Pope Benedict XVI used some of the strongest language yet in his apology on Saturday for the sexual abuse of children by Australia’s Roman Catholic clergy, but his words were just more of the same for the victims.
The pope said he was “deeply sorry” for the sexual abuse, delivering a strongly-worded apology that described their acts as evil and a grave betrayal of trust.
“I am deeply sorry for the pain and suffering the victims have endured and I assure them as their pastor that I too share in their suffering,” Benedict said during an address at a Mass in Sydney.
“Those responsible for these evils must be brought to justice,” he said.
The pope said the scandal had badly damaged the church.
“These misdeeds, which constitute so grave a betrayal of trust, deserve unequivocal condemnation,” he said. “They have caused great pain, they have damaged the church’s witness.”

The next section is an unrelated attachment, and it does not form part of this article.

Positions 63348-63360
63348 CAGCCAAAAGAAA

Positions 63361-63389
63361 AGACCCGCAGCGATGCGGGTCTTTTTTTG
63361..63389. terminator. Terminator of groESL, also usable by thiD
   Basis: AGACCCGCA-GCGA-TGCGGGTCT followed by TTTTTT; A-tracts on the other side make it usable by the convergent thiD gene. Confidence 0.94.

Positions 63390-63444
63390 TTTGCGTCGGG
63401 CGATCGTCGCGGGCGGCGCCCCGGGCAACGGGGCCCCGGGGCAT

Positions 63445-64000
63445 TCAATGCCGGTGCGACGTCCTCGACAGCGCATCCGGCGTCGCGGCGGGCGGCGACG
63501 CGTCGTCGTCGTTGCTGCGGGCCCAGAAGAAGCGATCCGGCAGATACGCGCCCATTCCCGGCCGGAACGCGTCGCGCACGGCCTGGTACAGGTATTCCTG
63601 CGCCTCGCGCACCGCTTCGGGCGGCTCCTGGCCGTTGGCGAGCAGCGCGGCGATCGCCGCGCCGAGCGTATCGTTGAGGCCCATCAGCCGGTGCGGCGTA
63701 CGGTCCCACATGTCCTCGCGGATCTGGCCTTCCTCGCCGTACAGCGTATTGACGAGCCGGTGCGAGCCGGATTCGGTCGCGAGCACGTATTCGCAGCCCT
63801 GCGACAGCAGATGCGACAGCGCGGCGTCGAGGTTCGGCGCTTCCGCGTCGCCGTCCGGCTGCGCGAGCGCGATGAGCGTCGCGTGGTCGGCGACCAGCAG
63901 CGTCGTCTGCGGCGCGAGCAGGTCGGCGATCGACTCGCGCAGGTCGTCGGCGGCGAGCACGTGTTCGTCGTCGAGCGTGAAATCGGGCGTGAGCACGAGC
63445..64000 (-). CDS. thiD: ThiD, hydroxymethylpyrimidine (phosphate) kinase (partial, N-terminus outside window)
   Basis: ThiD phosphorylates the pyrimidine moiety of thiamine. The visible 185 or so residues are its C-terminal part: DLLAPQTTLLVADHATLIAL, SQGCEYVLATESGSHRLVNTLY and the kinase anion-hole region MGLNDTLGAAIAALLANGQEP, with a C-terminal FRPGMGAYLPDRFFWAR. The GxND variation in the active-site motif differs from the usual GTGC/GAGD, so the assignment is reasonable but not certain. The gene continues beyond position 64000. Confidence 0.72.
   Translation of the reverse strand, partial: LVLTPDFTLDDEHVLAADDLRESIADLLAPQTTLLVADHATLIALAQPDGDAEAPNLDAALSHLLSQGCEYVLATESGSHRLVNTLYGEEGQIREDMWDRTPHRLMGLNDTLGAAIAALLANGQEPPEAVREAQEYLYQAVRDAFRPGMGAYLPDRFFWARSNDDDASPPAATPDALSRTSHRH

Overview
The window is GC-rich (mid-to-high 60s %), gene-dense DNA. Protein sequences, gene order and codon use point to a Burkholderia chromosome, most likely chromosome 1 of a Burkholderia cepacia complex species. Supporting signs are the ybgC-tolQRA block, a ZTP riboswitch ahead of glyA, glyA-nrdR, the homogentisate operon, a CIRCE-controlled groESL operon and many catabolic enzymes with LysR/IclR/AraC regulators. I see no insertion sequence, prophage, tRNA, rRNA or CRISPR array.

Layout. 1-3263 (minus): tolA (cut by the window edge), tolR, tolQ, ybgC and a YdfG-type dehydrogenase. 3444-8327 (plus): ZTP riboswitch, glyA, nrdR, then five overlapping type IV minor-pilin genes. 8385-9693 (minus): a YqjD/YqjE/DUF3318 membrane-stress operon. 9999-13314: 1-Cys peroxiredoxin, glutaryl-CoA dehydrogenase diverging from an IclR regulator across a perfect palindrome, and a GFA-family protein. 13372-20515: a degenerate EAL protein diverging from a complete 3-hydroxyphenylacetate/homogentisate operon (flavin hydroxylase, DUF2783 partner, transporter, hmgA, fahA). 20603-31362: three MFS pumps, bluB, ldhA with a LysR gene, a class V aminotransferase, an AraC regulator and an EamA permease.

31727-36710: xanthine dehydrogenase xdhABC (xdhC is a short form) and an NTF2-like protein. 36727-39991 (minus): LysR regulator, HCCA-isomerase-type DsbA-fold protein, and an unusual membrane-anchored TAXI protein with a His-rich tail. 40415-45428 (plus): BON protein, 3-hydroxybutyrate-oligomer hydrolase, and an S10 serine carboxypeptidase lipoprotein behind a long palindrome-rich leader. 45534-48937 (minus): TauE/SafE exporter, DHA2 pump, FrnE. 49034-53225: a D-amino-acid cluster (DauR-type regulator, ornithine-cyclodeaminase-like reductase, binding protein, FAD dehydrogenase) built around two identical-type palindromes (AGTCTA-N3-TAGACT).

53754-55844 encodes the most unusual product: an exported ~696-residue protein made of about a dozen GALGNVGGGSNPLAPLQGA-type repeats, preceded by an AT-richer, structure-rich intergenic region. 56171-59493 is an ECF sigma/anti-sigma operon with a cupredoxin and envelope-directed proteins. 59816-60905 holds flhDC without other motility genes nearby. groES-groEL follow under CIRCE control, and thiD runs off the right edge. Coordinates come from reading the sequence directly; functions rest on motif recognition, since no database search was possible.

Anthony Foster, the father of two Australian girls who were allegedly raped by a Catholic priest, said he was disappointed that the apology repeated the church’s expressions of regret but offered no practical assistance for victims.
“What we haven’t had is an unequivocal, unlimited practical response that provides for all the victims for their lifetime,” he said. “The practical response needs to include both financial help... and psychological help.”
Support groups for victims of church abuse in Australia, whose numbers are not known but who activists say are in the thousands, say the church covered up of the scale of the problem and fought compensation claims lodged in civil courts.
“Sorry is not enough. Victims want action, not just words,” the Broken Rites group said in a post on its website.